Why is it so hard for us to do things simply because it is good for us? Too many of us do things out of force instead of taking initiative. Partially this is because we lack motivation. Without pain, stress, panic, or reactivity we rarely pursue anything that poses the slightest difficulty.
What would our lives look like if we did things on purpose? What if we lived intentionally? How would our world look if we wrote down our vision and pursued our goals just because it would benefit us and those around us?
Ice cream vs. Veggies!

We had just ate dinner a little while before discovering one of daughters sneaking a handful of chocolate covered peanuts from the pantry. When Matthew and I confronted her about the situation we chuckled a bit, at the same time using it as a teaching tool. It went down something like this:

Matthew : “What’s in your hands?”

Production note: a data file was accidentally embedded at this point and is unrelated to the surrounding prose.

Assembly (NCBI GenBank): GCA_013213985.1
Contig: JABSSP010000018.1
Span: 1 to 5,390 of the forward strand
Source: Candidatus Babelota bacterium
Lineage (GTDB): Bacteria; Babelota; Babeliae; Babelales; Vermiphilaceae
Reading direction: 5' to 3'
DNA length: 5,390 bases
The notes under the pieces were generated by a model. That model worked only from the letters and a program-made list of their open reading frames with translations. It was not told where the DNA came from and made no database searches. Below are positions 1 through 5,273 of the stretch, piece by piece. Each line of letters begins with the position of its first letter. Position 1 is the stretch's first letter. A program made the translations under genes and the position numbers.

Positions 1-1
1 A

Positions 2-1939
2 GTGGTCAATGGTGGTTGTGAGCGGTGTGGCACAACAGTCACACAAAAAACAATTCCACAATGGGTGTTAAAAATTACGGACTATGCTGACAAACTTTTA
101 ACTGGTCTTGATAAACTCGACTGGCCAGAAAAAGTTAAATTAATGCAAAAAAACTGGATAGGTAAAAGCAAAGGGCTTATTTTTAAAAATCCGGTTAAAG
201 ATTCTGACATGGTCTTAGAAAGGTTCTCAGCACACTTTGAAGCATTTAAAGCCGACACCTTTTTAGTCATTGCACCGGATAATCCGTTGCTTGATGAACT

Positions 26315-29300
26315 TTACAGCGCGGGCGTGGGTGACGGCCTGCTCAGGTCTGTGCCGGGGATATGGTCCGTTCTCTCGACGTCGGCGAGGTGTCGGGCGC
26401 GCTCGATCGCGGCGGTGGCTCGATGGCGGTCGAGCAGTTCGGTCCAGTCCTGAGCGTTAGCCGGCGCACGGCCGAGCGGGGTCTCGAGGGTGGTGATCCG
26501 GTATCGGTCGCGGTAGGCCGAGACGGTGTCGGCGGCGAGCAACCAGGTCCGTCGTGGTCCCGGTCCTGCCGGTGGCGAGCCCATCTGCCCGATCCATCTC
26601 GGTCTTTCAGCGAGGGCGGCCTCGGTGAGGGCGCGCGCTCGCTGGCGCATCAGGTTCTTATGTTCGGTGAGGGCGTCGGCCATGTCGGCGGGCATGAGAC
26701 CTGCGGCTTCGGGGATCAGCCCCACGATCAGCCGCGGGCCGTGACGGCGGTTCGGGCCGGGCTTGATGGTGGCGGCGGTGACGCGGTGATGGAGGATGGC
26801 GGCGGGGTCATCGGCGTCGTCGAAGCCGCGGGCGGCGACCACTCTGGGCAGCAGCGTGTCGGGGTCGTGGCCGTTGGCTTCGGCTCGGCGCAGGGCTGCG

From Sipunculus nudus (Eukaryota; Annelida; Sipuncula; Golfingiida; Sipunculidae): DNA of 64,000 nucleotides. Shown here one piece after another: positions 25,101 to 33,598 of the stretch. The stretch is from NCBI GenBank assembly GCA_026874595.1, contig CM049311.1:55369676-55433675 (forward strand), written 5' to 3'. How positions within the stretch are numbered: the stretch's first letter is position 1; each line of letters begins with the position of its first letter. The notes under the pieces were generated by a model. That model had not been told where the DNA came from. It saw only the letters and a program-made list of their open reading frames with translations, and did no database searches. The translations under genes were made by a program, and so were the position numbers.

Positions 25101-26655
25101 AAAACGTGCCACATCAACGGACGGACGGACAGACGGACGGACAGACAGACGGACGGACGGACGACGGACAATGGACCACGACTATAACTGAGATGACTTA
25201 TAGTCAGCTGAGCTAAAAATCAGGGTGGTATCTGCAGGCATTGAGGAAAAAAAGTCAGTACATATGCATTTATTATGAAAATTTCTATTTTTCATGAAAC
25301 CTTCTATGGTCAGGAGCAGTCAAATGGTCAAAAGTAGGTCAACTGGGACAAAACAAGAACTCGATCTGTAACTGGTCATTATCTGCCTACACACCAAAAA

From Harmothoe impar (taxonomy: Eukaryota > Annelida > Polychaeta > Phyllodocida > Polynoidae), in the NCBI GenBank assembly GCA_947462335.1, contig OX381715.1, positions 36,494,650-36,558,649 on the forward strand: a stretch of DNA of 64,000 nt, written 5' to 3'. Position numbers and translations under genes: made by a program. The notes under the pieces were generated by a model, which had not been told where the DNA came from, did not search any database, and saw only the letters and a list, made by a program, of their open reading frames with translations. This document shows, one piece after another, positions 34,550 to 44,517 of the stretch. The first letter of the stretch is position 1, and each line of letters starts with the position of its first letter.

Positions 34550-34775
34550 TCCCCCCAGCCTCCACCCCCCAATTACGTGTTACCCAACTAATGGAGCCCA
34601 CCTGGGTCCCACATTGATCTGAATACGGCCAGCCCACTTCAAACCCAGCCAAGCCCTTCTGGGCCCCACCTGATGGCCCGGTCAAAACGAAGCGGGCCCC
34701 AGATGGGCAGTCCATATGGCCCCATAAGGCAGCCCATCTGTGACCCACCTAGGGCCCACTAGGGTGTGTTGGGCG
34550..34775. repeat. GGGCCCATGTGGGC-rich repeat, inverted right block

Our daughter:  (Pausing in her tracks…) “Uhhh… Chocolate peanuts?”
Matthew: “Why are you trying to sneak them?”
Our daughter: “Because I just ate and I am still hungry… and I thought you wouldn’t let me eat these. I thought you would tell me I need to eat more dinner if I was still hungry.”
Matthew: “So what you are saying is you don’t believe we want you to have what you want and we will only force you to have what is good for you?”
Our daughter:  “I just wanted chocolate.”
In my head: …this is a girl after my own heart. (LOL)
Matthew: “If I was to give you the option to eat ice cream or veggies for dinner, which would you choose?”
Our daughter: (Without missing a beat) “Ice cream.”
Matthew: “Do you want to be healthy as you grow up or sickly?”
Our daughter: (a puzzled look on her face) “Healthy!!!”
Matthew: “Do we leave you out when we have desert?”
Our daughter: “No.”
Matthew: “Do you trust us to take care of you as well as give you what you want?”
Our daughter: “Yes.”
Matthew: “One day you are going to be an adult. You will get to tell yourself what to do all of the time. Until then, it is our job to help you be a healthy person. Hopefully, by the time you get to make all of your own choices, you will understand the value in eating veggies.”